WORDS: Bre Jones Mulock
PICTURES: Whitney Patton
With a towering frame over six-feet tall, Deputy Ralph Bryant exudes a bigger-than-life, stoic force field and a nature so humble and serious you may wonder if this 26-year employee of the Manatee County Sheriff’s Office (MCSO) will ever crack a smile.
However, last January, Bryant, who molded a fierce basketball program for the Police Athletic League of Manatee County (PAL) over a course of two decades and now serves as the director of football, not only beamed with contagious smiles, but also cradled his face in his hands – overwhelmed with tears and emotions – the second he stepped onto PAL’s new basketball court.
Roaring chants of “We love Coach Ralph” echoed through the gym as the faces of nearly every player Bryant has coached, friends, family, and every MCSO deputy he has ever served with lined the gym during a surprise floor dedication in his name. Looking around he saw giant block, black letters spelling out Coach Ralph Bryant streaming across both ends of the court.
“He was overwhelmed and had to collect his emotions before he could throw the first free throw,” said Deputy Francine Houston, a former star PAL and pro basketball player and now director of basketball for the very same program. Keeping it a secret from even Bryant’s closest circle, Houston orchestrated and pulled off the surprise for a man she has looked up to as a father figure since she was 13 years old.
This man, who has poured his heart into growing PAL’s basketball program into competitive, respected teams that now travel the country, is known as an under-the-radar hero in his community, quietly working magic each day to cut down the weeds and obstacles that detour unguided youth and pave a clear path of opportunity for them.
He has walked the isles of Walmart, filling carts with food for needy families. He has paid countless light bills and rent checks for others. He’s bought basketball shoes and paid health insurance for his players. In the wee-hours of the night, he won’t hesitate to answer a phone call from a kid who just needs an ear to listen or sit patiently in a living room, offering support to a child who’s just witnessed domestic violence.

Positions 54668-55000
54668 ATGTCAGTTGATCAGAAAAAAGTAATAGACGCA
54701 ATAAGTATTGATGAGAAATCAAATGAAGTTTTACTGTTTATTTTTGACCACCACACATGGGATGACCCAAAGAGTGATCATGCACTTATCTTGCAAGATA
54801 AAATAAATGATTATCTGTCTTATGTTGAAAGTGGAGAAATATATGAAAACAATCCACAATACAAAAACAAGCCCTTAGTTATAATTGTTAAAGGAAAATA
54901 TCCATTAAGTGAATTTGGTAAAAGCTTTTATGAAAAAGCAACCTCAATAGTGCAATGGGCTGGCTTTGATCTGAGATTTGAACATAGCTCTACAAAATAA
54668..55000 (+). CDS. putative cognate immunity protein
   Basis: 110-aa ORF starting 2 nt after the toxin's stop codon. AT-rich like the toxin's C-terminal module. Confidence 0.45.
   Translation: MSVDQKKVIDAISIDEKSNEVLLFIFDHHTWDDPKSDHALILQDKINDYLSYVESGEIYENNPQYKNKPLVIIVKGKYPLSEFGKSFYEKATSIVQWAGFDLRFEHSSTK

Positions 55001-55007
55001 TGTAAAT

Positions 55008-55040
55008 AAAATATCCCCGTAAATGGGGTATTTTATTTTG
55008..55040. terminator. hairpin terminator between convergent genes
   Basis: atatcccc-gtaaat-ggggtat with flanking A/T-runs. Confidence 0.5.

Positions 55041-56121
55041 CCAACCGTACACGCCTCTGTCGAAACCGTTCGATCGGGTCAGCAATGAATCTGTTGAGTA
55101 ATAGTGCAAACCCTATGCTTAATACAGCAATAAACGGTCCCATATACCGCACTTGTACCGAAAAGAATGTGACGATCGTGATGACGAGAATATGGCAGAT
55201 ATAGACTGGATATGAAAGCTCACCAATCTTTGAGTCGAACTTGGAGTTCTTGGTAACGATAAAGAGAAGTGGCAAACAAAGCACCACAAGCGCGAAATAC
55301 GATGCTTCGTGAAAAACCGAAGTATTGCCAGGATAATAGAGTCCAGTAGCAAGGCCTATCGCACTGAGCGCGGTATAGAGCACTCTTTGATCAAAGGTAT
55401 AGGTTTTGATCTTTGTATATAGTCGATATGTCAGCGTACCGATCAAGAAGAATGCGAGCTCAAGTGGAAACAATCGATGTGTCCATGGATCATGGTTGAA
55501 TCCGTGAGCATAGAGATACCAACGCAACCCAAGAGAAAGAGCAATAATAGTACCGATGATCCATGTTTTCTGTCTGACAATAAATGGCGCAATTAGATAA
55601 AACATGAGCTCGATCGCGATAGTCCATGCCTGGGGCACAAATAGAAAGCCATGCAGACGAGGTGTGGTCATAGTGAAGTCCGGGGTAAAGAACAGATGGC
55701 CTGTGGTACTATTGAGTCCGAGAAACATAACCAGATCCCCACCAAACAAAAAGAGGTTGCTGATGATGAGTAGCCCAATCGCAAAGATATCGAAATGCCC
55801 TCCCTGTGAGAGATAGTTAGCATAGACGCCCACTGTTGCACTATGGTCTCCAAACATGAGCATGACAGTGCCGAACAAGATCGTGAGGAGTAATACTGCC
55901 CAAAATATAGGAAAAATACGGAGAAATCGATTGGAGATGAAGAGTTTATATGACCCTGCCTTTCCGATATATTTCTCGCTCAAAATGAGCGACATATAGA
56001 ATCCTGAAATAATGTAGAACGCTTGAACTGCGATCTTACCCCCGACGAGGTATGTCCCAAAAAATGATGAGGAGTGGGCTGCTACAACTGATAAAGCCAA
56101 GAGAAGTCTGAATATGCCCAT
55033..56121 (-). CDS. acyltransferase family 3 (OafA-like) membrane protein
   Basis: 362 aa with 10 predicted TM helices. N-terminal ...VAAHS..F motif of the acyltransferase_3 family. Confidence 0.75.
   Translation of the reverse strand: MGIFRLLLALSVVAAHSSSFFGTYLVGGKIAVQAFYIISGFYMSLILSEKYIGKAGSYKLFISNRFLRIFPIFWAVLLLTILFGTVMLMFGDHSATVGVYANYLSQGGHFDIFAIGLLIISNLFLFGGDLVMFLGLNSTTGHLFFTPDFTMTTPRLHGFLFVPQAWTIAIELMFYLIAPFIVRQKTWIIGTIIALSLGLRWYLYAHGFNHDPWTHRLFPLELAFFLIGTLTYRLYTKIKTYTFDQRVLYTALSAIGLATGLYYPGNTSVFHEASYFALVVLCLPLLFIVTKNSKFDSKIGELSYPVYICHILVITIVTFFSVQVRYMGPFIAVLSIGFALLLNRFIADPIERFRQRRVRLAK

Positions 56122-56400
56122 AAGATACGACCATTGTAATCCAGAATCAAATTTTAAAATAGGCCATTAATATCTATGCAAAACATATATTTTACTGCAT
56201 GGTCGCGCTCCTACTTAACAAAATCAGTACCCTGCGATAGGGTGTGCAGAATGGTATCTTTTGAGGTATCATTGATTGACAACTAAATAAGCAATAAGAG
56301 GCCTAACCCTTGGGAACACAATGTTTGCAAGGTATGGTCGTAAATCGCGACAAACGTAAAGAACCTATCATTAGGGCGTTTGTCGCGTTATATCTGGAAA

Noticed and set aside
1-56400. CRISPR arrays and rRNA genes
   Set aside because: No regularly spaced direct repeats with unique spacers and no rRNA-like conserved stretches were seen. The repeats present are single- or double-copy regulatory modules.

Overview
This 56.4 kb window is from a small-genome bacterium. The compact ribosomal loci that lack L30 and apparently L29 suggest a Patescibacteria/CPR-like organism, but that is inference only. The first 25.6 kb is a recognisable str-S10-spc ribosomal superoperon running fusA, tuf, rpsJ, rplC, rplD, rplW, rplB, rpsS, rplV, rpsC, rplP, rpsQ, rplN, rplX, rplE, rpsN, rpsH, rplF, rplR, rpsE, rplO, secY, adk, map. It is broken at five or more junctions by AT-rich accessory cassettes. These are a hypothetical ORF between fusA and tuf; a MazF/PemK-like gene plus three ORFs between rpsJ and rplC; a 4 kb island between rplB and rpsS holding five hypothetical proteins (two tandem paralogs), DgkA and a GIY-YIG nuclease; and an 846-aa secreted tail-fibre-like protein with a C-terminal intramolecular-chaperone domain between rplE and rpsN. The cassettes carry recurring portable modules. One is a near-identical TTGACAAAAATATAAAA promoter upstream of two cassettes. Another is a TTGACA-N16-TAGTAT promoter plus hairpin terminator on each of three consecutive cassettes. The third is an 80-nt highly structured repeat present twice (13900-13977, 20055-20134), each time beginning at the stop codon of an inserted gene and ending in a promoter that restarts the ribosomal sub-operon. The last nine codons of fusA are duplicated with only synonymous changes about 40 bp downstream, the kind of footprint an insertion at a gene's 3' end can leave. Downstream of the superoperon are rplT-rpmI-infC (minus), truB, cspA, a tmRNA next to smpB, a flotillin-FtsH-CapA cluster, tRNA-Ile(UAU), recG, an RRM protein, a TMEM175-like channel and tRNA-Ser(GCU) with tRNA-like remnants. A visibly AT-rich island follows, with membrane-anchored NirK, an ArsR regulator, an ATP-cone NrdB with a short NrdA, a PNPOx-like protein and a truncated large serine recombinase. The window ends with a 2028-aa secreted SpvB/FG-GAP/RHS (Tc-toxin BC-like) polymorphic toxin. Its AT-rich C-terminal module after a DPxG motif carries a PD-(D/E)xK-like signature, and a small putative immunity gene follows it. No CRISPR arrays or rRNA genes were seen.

But he won’t tell you any of this. He won’t reveal that everyone on the last female basketball team he coached achieved a college scholarship or that countless Manatee County youth see him as a second dad. He will only share in a humble, low-tone voice that he’s just here for the kids.
“I just give them a place to go and some discipline and some structure,” said Bryant, proudly sporting a PAL 30th Anniversary T-shirt and ball cap and checking his watch to make sure he would make it out to cut the football field grass before it rained. “I give them structure and opportunity to see things they otherwise wouldn’t see. We travel a lot across the U.S. for basketball tournaments and even take them on college tours. We’ve been to Texas, New York City – played in the Bronx – Atlanta, Las Vegas, and more. Many of these kids have never been outside of Bradenton.”
After four years serving on an MCSO special task force, Bryant stepped in as a basketball coach in 1997 for PAL, whose mission is to bring law enforcement, kids, and families together in a positive, safe environment through sports and academics in order to build a strong community. Offering basketball, football, cheerleading, soccer, baseball, and boxing, PAL employs athletics and recreational activities to tighten the bond between police officers and children, sending the message to avoid gangs, drugs, and alcohol, and incorporating life skills.
According to the sheriff’s office, when kids respond to police officers in a positive way on the ball field or in a classroom, they will likely respect the laws that police officers enforce. Currently one of the strongest in the state, the Manatee County PAL has a membership of 1,200. In Florida, 54 chapters serve a total of more than 275,000 children, and this year the American Youth Football and Cheerleading decided to relocate their home base for their South Florida Conference to Manatee County.
When the clock strikes 4 p.m. each weekday, kids ranging in age from elementary to high school stream through the doors at PAL excited to share stories about their day and seek homework guidance. After all work is complete, they hurry out to the fields or the court, anxiously meeting doctors, nurses, teachers, police officers, and business owners who generously trade off their careers for volunteer coaching positions during the afternoons.
“We are a place for kids to come if they get locked out of their house or they need help with school,” said Gina Spicer, Manatee County PAL director of fundraising and events planning, who often pitches in to help kids with homework or console a child who needs a female to listen.